Last Updated Jan 24, 2011 6:44 PM EST
Until several years ago, my investor and public relations marketing company, IRG, took a traditional approach to marketing, relying heavily on press releases, phone calls and snail mail. But my younger employees urged me to branch out into new media. While I didn't want to give up our old-school marketing techniques, I knew that without adding new media to the mix we were going to fall behind the competition.
So we decided to build a new website, hire and train social media staff, and build a fully equipped film studio. The total investment would be $500,000.
In 2007, just as we were getting started with our new media initiatives, the economy tanked. Our revenue dropped 80% -- from $6 million to $1.8 million. We laid off eight employees out of 30, and didn't have a lot of spare cash. But at that point it was change or die, so we went ahead with the investment. I didn't know much about new media, and the learning curve was steep, but in the end it paid off.
Make it personal
We made at least one crucial mistake when I decided to bring my PR firm into the 21st century: We outsourced the development of our new website. It turned out to be a terrible idea. The result was professional, but generic. It failed to give a sense of who we are. So we cut our losses, scrapped the whole project, and recreated the website ourselves. It cost us an additional $25,000, but we were now in complete control of our message.
Considering our website debacle, I knew I wanted our approach to social media to be personal -- we couldn't outsource the task of connecting with our customers to a third party. So we decided to set up company Twitter accounts for our employees. They have their own followers and create the content for their tweets on behalf of the company. We use social media as a way to generate genuine human-to-human connection. For example, I often like to start the day by tweeting a motivational message, or sharing a piece of business advice.
The basic ground rule about communicating via social media is to always keep it positive. No one wants to hear about your crummy day. As long as employees stick to that idea, I don't think they can do too much damage. At first it was stressful knowing that my employees were sending uncensored tweets to our clients and potential clients. But in the end, I was glad that the job of shaping my company's message was in the hands of my employees -- whom I trust -- rather than in the hands of faceless strangers.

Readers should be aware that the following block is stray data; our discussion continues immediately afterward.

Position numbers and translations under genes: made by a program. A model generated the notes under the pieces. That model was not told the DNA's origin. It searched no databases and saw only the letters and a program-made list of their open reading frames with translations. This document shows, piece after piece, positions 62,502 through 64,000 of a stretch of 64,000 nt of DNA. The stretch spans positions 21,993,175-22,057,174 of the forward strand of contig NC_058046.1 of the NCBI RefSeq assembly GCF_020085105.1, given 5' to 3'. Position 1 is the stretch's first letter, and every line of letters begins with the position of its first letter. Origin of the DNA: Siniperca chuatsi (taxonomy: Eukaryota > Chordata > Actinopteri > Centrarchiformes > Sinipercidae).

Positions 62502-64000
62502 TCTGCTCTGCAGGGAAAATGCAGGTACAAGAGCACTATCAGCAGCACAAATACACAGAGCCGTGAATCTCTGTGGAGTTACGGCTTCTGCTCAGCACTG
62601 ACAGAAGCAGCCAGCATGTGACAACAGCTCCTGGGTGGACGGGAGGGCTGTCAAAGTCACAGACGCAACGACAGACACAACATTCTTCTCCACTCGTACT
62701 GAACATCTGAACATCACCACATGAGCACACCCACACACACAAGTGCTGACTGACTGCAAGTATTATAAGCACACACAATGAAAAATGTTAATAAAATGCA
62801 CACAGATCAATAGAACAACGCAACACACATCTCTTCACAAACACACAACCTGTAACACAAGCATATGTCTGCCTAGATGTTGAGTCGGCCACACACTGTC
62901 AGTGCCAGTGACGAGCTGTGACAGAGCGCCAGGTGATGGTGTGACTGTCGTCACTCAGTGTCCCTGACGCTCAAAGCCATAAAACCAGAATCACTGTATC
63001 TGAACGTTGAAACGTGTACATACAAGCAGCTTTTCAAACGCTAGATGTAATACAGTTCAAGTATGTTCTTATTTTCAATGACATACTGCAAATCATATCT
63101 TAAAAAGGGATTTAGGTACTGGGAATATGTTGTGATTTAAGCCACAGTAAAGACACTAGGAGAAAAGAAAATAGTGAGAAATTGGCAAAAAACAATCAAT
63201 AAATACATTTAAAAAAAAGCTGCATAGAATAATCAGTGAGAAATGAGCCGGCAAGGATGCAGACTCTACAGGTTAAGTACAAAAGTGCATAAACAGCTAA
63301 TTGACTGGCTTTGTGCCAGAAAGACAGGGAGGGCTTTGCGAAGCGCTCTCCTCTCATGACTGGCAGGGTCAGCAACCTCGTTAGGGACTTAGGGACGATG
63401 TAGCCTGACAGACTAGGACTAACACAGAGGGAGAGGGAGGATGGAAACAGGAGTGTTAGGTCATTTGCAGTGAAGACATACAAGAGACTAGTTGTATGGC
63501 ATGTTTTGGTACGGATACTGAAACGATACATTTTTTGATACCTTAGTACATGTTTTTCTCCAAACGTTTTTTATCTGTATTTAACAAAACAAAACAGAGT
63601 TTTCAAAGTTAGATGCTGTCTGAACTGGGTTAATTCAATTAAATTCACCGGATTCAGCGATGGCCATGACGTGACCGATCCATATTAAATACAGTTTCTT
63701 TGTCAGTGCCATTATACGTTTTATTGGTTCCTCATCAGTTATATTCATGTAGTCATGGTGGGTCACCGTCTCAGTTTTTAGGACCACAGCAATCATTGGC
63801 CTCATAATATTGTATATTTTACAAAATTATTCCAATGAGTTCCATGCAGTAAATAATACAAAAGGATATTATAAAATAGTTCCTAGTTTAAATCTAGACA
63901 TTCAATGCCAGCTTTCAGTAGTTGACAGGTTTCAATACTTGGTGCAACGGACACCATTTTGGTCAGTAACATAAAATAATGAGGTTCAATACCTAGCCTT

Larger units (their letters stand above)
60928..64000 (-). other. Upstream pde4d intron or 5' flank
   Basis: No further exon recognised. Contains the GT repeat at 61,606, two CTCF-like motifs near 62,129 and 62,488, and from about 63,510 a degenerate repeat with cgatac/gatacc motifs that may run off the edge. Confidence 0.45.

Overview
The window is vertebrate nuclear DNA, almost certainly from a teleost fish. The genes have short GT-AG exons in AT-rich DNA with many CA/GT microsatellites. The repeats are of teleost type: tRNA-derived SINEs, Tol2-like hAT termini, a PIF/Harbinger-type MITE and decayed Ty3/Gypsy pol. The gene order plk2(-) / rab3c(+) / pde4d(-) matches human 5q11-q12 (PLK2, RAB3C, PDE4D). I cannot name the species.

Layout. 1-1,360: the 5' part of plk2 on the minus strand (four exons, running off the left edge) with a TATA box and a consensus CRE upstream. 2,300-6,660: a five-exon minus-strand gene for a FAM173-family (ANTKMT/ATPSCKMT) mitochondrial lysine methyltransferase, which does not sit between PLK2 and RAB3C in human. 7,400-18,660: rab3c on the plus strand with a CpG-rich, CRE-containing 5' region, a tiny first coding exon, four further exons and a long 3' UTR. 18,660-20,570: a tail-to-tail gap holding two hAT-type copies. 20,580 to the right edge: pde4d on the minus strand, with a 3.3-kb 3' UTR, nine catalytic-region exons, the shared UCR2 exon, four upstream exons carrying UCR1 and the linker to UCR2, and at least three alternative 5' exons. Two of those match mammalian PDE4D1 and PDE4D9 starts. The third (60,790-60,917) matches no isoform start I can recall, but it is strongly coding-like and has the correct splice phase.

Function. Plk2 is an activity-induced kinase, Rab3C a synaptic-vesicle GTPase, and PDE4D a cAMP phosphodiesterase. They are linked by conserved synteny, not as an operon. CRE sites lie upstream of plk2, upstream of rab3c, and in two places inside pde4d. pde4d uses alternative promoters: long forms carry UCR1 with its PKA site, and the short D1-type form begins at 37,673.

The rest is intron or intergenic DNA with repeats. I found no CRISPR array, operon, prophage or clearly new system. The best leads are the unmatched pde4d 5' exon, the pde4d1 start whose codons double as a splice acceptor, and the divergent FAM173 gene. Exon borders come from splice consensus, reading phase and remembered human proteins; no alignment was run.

Share, share, share
The more you give away, the more people think you have to offer. The worst thing a company can do is to guard all of its trade secrets. After I published my book "The 101 Platinum Plus Rules of Engagement," my competitors all told me I was a fool to give up that much hard-earned wisdom in one book. But the publishing of the book coincided with a $1 million boost in revenue. I believe the two were definitely connected.
This rule applies to Web content as well. The vast majority of what we film in our studio, we give away as free content on our website. We have posted more than 20 interviews with leaders in the corporate and financial industries. Some of those videos cost us $30,000 to produce and film and many of them contain priceless pieces of advice. So why give them away?
All this free content helps us in two ways. It not only lands us new customers, but it shows current clients that we are capable of handling not only their traditional PR needs, but their social and new media campaigns as well. Over the past year we've increased the amount of work we do for most of our existing clients by working to develop new media campaigns for them.
We're back on track
It wasn't just investing in new media that saved our company -- it's the way we use it. We continue to employ traditional marketing methods, like press releases and phone calls. But we also use new media as a way to provide our followers, friends, and fans with useful content, rather than to bombard them with meaningless advertising. We humanized the process by giving our employees direct lines to our client base. The result? We've grown from $1.8 million in 2008 to $3 million today in annual revenue, and we will bring on two more full-time employees this year.
Dian Griesel has contributed and appeared in articles for publications including the New York Times, Vogue, Investor's Daily and Crain's Weekly.
--As told to Harper Willis